MOUNT Cotton residents say council are cashing in on the narrowness of Hibiscus Drive by issuing infringement notices worth $133 to people who park their vehicle on the nature strip.
A resident said the parking situation had driven one person, a school teacher, to sell their property and move away after they received three tickets in four days.
The residents said the gap between vehicles lawfully parked on either side of the street was not enough to safely let a third vehicle through, including emergency services like ambulances and fire trucks.
They said they had to park on the nature strip or have two wheels up on the curb to allow traffic to flow freely.
Armando Respondino, who has lived on Hibiscus Drive since 2015, said he had received three parking tickets in the past month for parking on the nature strip, two of which were issued while he was overseas.
He said he loved living at Mount Cotton but the constant threat of parking tickets made him feel like looking at other options.
"I think it's a crock," he said. "I think they drive around and look for ways to spin money. My tickets don't make sense. Two of them were within two days of each other.
"My wife's father got a fine out there once and then a babysitter parked on the grass once and she got a fine. She was coming to look after our son.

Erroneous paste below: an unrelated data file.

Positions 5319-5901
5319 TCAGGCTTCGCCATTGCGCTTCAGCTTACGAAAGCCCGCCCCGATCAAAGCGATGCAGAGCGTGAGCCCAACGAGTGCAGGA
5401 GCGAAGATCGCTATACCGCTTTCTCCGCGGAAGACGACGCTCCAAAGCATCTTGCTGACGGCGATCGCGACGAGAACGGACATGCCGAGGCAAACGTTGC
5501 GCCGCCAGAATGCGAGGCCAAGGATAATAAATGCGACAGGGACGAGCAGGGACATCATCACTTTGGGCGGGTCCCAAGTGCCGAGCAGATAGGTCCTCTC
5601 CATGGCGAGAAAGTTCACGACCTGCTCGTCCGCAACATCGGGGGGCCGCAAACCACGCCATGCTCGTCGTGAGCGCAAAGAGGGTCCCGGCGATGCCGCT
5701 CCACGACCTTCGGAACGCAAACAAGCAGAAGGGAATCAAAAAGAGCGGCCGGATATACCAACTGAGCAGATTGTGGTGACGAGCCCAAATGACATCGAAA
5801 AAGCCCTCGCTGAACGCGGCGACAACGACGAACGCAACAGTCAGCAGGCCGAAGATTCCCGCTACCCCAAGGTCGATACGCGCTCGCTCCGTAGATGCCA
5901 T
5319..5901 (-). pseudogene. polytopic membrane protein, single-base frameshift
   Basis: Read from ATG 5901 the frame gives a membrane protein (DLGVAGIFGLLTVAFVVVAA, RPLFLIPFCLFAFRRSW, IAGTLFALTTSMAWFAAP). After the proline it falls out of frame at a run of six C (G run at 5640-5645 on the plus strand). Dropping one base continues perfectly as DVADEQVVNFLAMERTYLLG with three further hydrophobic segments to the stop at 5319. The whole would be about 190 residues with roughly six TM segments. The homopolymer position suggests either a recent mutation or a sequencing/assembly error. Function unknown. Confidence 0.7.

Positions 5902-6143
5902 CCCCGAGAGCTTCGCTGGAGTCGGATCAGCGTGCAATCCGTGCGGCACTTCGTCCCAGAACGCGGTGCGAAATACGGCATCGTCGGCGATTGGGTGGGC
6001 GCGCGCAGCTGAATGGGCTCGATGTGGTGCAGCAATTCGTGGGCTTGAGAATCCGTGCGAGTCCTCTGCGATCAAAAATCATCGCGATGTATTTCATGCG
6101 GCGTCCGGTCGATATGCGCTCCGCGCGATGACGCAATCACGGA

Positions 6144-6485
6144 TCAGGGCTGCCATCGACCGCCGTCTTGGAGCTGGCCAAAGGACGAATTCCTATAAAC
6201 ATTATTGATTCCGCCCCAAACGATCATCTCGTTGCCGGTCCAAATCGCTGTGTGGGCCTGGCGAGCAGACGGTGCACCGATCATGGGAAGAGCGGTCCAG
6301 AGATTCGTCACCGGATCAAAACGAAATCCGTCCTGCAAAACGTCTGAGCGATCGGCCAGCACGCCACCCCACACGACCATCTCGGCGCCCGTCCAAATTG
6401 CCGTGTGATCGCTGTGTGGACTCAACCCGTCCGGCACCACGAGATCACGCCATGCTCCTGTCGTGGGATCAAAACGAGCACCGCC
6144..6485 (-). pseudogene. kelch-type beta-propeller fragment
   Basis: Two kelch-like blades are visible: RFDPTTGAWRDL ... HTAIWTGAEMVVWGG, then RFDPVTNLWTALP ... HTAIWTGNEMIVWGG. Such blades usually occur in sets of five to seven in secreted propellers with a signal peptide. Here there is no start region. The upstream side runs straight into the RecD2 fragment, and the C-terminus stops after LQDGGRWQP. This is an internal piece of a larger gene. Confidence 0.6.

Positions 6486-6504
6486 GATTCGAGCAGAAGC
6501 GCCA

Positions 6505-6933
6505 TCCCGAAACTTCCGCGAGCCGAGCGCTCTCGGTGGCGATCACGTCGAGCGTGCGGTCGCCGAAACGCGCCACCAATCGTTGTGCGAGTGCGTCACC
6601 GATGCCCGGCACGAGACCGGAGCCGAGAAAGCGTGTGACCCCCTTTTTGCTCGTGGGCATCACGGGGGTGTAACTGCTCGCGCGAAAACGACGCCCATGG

"They definitely target this street. If the road was wider you would park on the concrete all day but it is just a very skinny street here."
A council spokesperson said Hibiscus Drive and other streets in the Mount Cotton area were five to five and a half metres wide, providing sufficient room for vehicles to pass safely if parked lawfully.
"The Queensland road rules require vehicles to be parked allowing at least three metres of the road alongside it for other vehicles to pass," they said.
"All drivers who park their vehicles without a three metre clearance are in contravention of the Queensland road rules."
A Hibiscus Drive resident, who did not want her name used, said an accident was bound to happen if parking conditions did not change.
"Wherever you go you have got issues," she said. "I think they just have to give in and let people park on the nature strip for safety."
"...There is going to be a bad head-on at some stage. You only need a dark car parked on a blind bend for something to happen."
A council spokesperson said they would not consider changing the rules to allow residents to park on the nature strip as it would be in contravention of Queensland road rules.
"Parking on nature strips is an ongoing issue in all areas of the Redlands Coast and Redland City Council carries out community education campaigns on a regular basis to remind residents of the laws in regard to parking across the city," they said.
"Council has received a number of complaints about nature strip offences in this area and are actioning complaints in the same way other similar complaints are managed."
The spokesperson said they would issue parking tickets during the week and on weekends for the safety of the community.
Mr Respondino said it made sense for people to park on the nature strip to avoid having their car hit.
Council said that cars parked in a residential driveway beyond the property's fence line would also be booked under state legislation.
"Drivers parking this way make it dangerous for pedestrians and other road users," the spokesperson said.
"In accordance with the Queensland Road Rules, it is the driver's responsibility to park their car lawfully."
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